The One 125 offers various routing options, including quickest or shortest route, with or without toll roads, and so forth. As we mentioned earlier, there are also pedestrian and bicycle modes. Once you've entered your trip, you can review the itinerary on the map, as text-based directions, or get a running demo. If at any time you want to avoid a part of your route, you can tap the "Find Alternative" icon to get new directions. The system also supports automatic route recalculations and multidestination trips.
The PND's points-of-interest database includes all the major categories, including ATMs, gas stations, and lodging. Sadly, you can't search for restaurants by cuisine type. If you have more specialized interests, the catalog also features entries for beaches, campgrounds, cultural centers, and more. There are various ways to plot to POI: you can search for them along your route, near your destination, or near home.
You can view maps in 2D or 3D mode. A status bar at the bottom of the screen displays useful information, such as the distance and direction of your next turn, remaining distance, and estimated time of arrival. If you crave more or less information, you can customize what is shown on the status bar under the Preferences menu. Tapping the left half of the status bar (where your next instruction is displayed) will repeat the voice directions and give you access to the volume control. There are also two icons in the upper-right and upper-left corners that let you zoom in and out of maps.
In addition to the visual cues, the TomTom One 125 offers voice-guided turn-by-turn directions, but unfortunately, unlike the One 130S, you don't get text-to-speech functionality. This means you'll hear more generic instructions, such as "Turn left in 100 feet" instead of specific street names. Even though the One 125 is a basic system, we still would have liked to have seen the inclusion of text-to-speech functionality.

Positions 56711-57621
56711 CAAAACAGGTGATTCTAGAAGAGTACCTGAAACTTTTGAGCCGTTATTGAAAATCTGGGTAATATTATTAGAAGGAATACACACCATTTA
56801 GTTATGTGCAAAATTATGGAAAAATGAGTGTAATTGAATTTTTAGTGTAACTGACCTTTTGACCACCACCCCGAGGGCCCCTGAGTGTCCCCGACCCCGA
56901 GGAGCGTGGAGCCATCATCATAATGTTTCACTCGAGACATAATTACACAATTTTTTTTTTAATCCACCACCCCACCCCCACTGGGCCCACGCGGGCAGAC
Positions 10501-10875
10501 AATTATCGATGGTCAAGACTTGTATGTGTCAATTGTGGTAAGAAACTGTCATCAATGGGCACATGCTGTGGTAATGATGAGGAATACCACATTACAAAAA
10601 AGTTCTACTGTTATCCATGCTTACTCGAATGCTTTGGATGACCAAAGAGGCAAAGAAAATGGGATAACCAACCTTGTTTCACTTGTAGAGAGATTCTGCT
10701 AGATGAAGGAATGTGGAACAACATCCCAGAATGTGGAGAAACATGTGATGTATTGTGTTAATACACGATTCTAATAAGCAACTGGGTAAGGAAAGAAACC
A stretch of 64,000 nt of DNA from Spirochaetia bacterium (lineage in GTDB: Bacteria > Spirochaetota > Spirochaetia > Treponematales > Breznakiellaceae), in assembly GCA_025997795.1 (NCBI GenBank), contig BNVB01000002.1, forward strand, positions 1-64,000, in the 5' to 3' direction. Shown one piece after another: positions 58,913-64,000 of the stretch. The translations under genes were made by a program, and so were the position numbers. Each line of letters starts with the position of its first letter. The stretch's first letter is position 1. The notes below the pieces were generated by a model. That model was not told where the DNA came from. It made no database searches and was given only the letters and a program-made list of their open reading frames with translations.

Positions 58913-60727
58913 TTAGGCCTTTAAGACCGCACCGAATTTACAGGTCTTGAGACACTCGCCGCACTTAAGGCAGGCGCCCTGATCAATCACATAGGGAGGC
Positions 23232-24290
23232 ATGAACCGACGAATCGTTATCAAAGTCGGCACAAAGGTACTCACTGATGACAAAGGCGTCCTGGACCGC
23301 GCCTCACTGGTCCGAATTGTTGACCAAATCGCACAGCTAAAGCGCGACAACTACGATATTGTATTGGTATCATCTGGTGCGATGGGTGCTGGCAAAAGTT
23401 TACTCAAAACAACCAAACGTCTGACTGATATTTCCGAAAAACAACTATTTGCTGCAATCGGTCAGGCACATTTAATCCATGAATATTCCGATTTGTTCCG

There are some additional goodies. Like the most recent TomTom GPS, the One 125 includes the "Help Me!" safety feature, which gives you access to a number of tools and information in case of an emergency. For example, there's a "Where am I?" function that will give you your current location, longitude and latitude, and nearest intersections. In addition, you can find the nearest police station, hospital, car repair shop, and other services with just a tap of the screen. It's very handy and gives you a bit of peace of mind, especially if you are in unfamiliar territory.
We tested the TomTom One 125 in San Francisco and Los Angeles. From a cold start, it took about two minutes for the GPS to get a fix on our location under partly cloudy skies, while subsequent starts were much faster. As we drove around San Francisco, the unit did a good job of tracking our location and keeping up with our movement. It was also able to keep a GPS fix as we drove through the Financial District, where tall buildings often block a clear view of the sky.
We used the GPS on two trips: one from San Francisco to Los Angeles and the other from the Marina District of San Francisco to CNET's downtown headquarters. We entered our start and end points on the first journey, and the One 125 returned with a route in less than a minute. Though the route was pretty straightforward, the PND smoothly guided us through several highway interchanges, especially in Los Angeles as we neared our destination.
We experienced similarly positive results on the second trip. The TomTom One 125 offered accurate directions and, unlike the TomTom One 130S, we were able to hear the voice-guided instructions with no problem. They were loud and clear, but again, we wish it had text-to-speech functionality. Finally, we missed several turns along the way to test the route recalculation rate and the GPS was able to get us back on track quickly.